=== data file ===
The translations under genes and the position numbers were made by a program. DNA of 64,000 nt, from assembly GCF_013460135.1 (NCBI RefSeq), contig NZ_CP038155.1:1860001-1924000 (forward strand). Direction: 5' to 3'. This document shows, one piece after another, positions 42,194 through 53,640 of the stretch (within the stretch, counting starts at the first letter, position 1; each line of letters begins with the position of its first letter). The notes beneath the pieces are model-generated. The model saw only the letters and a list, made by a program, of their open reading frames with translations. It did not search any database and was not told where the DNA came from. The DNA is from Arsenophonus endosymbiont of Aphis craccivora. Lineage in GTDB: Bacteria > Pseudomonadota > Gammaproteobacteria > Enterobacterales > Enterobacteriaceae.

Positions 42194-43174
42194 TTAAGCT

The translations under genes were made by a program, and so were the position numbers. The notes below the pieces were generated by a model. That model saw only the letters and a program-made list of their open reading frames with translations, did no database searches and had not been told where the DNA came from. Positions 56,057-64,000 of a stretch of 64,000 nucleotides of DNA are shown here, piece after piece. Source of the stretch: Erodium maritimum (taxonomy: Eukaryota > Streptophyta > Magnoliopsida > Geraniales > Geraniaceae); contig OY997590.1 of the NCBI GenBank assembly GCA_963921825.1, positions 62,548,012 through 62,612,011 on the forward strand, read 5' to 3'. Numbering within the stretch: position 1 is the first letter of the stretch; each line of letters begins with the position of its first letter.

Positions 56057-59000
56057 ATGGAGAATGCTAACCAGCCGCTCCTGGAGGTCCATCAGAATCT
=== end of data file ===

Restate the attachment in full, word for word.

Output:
The translations under genes and the position numbers were made by a program. DNA of 64,000 nt, from assembly GCF_013460135.1 (NCBI RefSeq), contig NZ_CP038155.1:1860001-1924000 (forward strand). Direction: 5' to 3'. This document shows, one piece after another, positions 42,194 through 53,640 of the stretch (within the stretch, counting starts at the first letter, position 1; each line of letters begins with the position of its first letter). The notes beneath the pieces are model-generated. The model saw only the letters and a list, made by a program, of their open reading frames with translations. It did not search any database and was not told where the DNA came from. The DNA is from Arsenophonus endosymbiont of Aphis craccivora. Lineage in GTDB: Bacteria > Pseudomonadota > Gammaproteobacteria > Enterobacterales > Enterobacteriaceae.

Positions 42194-43174
42194 TTAAGCT

The translations under genes were made by a program, and so were the position numbers. The notes below the pieces were generated by a model. That model saw only the letters and a program-made list of their open reading frames with translations, did no database searches and had not been told where the DNA came from. Positions 56,057-64,000 of a stretch of 64,000 nucleotides of DNA are shown here, piece after piece. Source of the stretch: Erodium maritimum (taxonomy: Eukaryota > Streptophyta > Magnoliopsida > Geraniales > Geraniaceae); contig OY997590.1 of the NCBI GenBank assembly GCA_963921825.1, positions 62,548,012 through 62,612,011 on the forward strand, read 5' to 3'. Numbering within the stretch: position 1 is the first letter of the stretch; each line of letters begins with the position of its first letter.

Positions 56057-59000
56057 ATGGAGAATGCTAACCAGCCGCTCCTGGAGGTCCATCAGAATCT